Cain: Heartsick Hawaii would definitely have been a different book. (Archie Sheridan would have been a surfer. Susan would have worked at a gift shop. And Gretchen would have been a deranged hula girl.) I live in Portland, so obviously that played into my decision to set the book here. All I had to do was look out the window. Which makes research a lot easier. But I also think that the Pacific Northwest makes a great setting for a thriller, and it's not a setting that's usually explored. Portland is so beautiful. But it’s also sort of eerie. The evergreens, the coast, the mountains--the scale is so huge, and the scenery is so magnificent. But every year hikers get lost and die, kids are killed by sneaker waves on the beach, and mountain climbers get crushed by avalanches. Beauty kills. Plus it has always seemed like the Northwest is teeming with serial killers. I blame the cloud cover. And the coffee. In a lot of ways, Heartsick is more about the killer than the killings, and it’s hard not to suspect that Gretchen killed only to get to Sheridan. That begs the question: is the chase always better than the catch? As a writer, is it more exciting for you to imagine the pursuit--with its tantalizing push-and-pull--than the endgame?

Cain: The most interesting aspect of the book to me is the relationship between Archie and Gretchen. Really, I wrote the whole book as an excuse to explore that. The endgame is satisfying because it's fun to see all the threads come together, but it's the relationship that keeps coming back to the computer day after day. Your characters--Susan Ward in particular--are raw, tautly wired, imperfect but still have this irresistible tenderness. It's their motives and experiences that really drive the story and ultimately elevate it way beyond what you might expect going into a serial killer tale. How did you resist falling into something more formulaic? Did you know what shape Susan and the others would take going in?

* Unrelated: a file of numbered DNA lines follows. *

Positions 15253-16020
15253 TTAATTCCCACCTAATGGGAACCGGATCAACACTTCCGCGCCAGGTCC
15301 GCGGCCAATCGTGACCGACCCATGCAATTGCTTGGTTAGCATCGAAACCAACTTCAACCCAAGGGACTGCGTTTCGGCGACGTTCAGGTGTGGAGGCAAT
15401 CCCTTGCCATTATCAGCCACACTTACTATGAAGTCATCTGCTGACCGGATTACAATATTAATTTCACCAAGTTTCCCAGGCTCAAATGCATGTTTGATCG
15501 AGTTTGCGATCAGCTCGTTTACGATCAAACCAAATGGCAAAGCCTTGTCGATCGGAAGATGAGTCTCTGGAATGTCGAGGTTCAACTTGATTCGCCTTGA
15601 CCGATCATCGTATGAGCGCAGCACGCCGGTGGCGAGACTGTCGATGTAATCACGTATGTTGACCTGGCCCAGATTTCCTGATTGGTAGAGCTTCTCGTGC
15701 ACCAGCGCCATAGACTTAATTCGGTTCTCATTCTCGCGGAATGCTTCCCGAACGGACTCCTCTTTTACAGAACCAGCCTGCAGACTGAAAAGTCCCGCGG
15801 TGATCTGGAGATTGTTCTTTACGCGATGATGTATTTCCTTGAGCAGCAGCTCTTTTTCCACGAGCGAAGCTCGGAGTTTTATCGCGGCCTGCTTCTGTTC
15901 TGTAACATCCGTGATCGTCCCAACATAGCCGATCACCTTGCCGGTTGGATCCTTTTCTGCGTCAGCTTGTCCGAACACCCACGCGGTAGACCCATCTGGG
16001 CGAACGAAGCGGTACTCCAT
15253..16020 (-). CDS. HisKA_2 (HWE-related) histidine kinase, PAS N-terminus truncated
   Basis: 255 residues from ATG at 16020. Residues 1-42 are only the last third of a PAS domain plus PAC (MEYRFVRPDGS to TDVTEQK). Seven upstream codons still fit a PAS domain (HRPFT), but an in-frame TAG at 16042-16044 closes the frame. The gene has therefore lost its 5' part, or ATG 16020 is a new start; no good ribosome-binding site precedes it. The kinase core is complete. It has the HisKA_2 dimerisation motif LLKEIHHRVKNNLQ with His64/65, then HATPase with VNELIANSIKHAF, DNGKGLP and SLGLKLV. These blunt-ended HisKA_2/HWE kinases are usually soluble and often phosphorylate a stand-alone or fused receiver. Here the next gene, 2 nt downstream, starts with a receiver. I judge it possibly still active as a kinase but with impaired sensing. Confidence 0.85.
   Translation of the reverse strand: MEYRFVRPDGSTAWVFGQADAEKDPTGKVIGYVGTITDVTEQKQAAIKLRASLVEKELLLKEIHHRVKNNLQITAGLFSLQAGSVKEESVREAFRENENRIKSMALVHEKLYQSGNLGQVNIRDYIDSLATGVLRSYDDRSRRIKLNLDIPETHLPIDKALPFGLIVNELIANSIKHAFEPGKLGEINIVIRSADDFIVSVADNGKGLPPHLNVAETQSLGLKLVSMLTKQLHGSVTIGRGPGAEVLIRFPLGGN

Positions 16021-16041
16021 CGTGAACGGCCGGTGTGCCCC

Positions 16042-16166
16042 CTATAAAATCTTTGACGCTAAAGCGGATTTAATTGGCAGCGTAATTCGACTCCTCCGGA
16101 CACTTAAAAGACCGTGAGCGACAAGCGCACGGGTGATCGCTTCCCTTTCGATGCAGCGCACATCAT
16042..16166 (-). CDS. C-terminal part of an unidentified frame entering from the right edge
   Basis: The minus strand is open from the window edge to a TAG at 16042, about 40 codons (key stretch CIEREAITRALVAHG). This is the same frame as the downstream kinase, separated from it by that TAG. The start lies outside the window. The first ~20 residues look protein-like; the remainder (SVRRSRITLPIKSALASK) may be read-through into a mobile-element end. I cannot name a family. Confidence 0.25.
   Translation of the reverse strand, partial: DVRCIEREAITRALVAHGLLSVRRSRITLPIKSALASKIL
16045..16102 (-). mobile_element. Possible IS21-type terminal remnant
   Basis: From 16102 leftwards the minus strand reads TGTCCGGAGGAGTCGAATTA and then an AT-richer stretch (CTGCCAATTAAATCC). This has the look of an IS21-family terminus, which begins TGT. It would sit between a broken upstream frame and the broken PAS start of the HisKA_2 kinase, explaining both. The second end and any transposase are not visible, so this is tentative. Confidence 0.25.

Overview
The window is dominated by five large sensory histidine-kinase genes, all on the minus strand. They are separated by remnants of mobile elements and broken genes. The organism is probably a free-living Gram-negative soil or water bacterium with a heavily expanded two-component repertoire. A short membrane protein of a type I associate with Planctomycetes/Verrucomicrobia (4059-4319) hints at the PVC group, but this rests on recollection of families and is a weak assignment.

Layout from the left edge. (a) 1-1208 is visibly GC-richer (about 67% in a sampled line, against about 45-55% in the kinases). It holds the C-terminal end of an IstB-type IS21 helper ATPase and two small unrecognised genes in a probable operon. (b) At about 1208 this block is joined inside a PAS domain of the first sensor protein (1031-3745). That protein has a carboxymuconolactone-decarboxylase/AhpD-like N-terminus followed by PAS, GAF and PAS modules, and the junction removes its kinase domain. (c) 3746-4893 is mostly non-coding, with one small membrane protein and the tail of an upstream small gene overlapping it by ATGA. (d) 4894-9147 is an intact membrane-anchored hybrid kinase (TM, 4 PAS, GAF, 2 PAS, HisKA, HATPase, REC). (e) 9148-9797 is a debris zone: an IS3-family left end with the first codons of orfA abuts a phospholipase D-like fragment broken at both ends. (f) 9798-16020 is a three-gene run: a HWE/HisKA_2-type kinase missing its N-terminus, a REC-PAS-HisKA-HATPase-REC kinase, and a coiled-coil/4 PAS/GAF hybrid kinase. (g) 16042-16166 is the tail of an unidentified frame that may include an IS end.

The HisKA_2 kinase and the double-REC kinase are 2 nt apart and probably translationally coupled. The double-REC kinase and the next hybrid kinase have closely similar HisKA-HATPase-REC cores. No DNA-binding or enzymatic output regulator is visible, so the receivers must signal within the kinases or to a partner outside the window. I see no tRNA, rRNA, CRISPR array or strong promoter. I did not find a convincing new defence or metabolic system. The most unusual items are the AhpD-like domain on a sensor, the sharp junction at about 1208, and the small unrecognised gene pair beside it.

Cain: I knew I wanted flawed protagonists. I'm a sucker for a Byronic hero. Thrillers often feature such square-jawed hero types, and I wanted a story about people just barely hanging on. The psychological component is really interesting to me, and I liked that Susan's neuroses are, in their own ways, clues. In many ways, I embraced formula. I love formula--there’s a reason it works. And I decided early on that I wasn't going to avoid clichés for the sake of avoiding them. Some clichés are great. My goal was not to write a literary thriller, but to take all the stuff I loved from other books and TV shows and throw them all together and then try to put my own spin on it. Heartsick is a pulpy page-turner with, I hope, a little extra effort put into the writing and the characters. Basically, I just wrote the thriller that I wanted to read.

(photo credit: Kate Eshelby)

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  • A Real Different Page Turner
    From Amazon

    If you liked Hannibal you'll love this serial killer. Chelsea Cain has come up with something different---a real page turner. A must read for anyone who enjoys a thriller/murder mystery.